The Age Old Struggle

Today I find myself having the same argument I’ve had with myself hundreds of times before. Art or money? In other words; Do I work on writing something reasonably marketable that appeals to a wide audience or do I spend my time working on something more literary and artistic that probably only a handful of people will ever read until long after I’m dead, if then? Is it possible to do both at the same time either in the same book or by writing two separate books simultaneously?

More importantly, am I a fool to think I’m even capable of writing something truly artistic?

I enjoy writing genre fiction. It’s like playing for me. As a matter of fact that’s exactly what it is. When I’m writing that sort of thing I’m once again the kid on the playground, stick in hand, pretending I’m the knight in shining armor.

It’s just that I would like to leave something more meaningful behind as my legacy. The literary stuff is where I really bare my soul. It’s that sort of writing I want to be remembered for. The question is whether I’ll actually be remembered even if I do write something great. I guess I’m still trying to find out who I am. Sometimes I’m afraid I’m just a hack that will never write anything anybody wants to read anyway so it really doesn’t matter. Hopefully I’m right in thinking that most writers, even successful ones, think that from time to time.

I know what my writing idols would say. “Just write the damned thing and let others worry about what it is or isn’t. By that time you should be well on your way to finishing the next one anyway.”

In closing, I’ll leave you with a quote that I find inspiring when I’m questioning my validity as an artist.

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Everyone enjoy your weekend. Since I missed a couple this week I will try to post over the weeekend. No promises though. I’m wildly unreliable.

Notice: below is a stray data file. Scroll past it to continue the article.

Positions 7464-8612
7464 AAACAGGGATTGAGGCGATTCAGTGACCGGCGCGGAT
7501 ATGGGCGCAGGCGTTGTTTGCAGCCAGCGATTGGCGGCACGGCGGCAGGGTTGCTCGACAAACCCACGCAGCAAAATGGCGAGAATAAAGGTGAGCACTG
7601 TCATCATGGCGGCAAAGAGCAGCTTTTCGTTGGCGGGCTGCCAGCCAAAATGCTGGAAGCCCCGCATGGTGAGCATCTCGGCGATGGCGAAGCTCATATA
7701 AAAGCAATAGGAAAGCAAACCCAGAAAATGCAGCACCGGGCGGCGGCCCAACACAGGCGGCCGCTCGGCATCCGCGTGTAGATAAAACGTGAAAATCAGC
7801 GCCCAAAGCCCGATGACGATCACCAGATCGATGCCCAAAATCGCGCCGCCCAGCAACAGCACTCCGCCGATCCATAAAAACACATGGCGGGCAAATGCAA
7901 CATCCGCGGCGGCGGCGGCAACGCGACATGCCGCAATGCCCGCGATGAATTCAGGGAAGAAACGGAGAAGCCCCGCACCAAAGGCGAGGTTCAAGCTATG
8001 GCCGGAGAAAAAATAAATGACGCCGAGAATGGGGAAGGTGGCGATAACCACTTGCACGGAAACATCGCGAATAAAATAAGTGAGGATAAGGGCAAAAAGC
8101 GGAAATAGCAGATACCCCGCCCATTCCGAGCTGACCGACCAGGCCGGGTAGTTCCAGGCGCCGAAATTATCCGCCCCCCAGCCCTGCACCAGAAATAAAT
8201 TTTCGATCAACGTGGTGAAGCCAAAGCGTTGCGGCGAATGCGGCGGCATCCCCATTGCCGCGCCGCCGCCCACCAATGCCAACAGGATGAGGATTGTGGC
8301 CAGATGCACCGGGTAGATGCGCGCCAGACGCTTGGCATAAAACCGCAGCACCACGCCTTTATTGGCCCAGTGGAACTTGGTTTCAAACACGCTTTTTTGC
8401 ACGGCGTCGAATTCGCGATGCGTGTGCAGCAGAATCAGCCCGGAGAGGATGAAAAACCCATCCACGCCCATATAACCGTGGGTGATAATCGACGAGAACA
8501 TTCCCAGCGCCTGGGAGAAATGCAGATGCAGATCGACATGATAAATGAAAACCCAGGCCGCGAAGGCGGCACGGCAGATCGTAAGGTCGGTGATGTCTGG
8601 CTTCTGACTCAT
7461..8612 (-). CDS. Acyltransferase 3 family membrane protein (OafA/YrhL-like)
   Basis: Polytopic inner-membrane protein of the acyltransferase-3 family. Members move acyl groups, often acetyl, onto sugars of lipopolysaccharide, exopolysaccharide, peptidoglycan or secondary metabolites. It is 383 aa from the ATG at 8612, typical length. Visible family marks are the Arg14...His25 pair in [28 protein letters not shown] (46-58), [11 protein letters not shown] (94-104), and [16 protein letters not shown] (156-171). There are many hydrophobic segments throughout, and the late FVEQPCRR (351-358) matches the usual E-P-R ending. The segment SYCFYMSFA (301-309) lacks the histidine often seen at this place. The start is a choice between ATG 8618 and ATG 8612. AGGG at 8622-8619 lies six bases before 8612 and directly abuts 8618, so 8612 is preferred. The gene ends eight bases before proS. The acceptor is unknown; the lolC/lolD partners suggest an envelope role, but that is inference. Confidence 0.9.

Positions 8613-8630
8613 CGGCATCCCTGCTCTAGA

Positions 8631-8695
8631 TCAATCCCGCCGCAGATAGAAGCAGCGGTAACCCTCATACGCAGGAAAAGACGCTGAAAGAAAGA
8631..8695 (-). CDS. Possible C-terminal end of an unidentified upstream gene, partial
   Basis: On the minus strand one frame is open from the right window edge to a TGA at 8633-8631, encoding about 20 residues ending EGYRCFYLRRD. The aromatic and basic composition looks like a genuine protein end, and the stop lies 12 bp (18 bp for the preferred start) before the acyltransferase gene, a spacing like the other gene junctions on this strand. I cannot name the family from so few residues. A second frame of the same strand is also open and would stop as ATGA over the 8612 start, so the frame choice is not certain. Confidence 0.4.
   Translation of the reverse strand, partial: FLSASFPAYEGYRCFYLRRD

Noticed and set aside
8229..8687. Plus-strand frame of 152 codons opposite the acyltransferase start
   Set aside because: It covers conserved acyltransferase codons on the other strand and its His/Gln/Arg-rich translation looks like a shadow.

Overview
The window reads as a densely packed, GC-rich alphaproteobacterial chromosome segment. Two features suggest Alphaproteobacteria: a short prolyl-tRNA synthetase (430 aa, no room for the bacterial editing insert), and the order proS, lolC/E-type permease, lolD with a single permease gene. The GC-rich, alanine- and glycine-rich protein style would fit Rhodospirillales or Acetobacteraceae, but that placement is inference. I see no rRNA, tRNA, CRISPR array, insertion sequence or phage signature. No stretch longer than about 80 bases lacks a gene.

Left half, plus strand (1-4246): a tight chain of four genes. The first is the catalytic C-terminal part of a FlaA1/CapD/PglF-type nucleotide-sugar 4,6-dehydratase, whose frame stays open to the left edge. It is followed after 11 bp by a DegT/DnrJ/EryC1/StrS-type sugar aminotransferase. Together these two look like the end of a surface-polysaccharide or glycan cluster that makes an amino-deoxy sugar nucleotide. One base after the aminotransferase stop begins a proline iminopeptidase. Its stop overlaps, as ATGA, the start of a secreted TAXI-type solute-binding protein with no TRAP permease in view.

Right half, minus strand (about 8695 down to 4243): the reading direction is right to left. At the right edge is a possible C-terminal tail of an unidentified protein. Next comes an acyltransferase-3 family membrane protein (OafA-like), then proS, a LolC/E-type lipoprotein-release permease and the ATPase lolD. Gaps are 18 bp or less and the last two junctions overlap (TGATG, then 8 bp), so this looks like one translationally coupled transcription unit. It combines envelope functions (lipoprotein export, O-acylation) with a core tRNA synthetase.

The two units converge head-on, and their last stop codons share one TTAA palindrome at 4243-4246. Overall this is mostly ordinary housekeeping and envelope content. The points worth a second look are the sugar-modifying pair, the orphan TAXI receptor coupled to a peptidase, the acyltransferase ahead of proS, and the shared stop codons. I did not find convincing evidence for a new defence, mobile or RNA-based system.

Good Writers Are Bad Influences

Whenever I look at the writers that truly inspire me, they all seem to have one thing in common; they are extremely bad influences. Drinkers, drug abusers, womanizers, cheaters, brawlers. Even fictional writers like Hank Moody in Californication and Zach Hutton in Skin Deep are drunken womanizers. The sad part is, even though I know deep down that it would in the end be a terrible way to live, a part of me still wants it. I don’t know if it’s that I’ve learned to think that is how a writer’s life is supposed to be but there it is. I know not all writers live this way, in fact, most probably don’t but it seems the ones I truly look up to all lived that way. Maybe that means there’s something wrong with me.

Truth be told, I have given up most of my bad habits. I quit smoking. I don’t drink very much anymore. I still overeat but hey, I’m trying. Sometimes I think maybe I should try drinking a little more. I’m not talking about getting falling down drunk mind you, just a little grease for the wheels so I’m not worrying so much about every word I write. It does seem my writing comes a bit more smoothly when I’ve had a drink or two.

Is this why so many writers drink so much or does writing tend to attract a certain type of person? Perhaps a writer needs the liquor as a buffer for dealing with emotions most people keep hidden. Maybe it’s a combination of all three. What do you think?

Sorry for the short post today. I am about to start my weekend which is good because I am just worn out from the week. I feel like I never fully woke up for work last night. I’m going to be very upset if I wake up and find out it was actually a dream and I still have to go in. You may laugh but it’s happened to me before. It felt like I worked a double shift.

On a side note, I have a question. Do any of you use Google+? I have had an account for awhile but never used it because I already use Facebook but I attened my first hangout last night and it was pretty cool talking to a bunch of people all over the country face to face. I was just wondering what you think about it.

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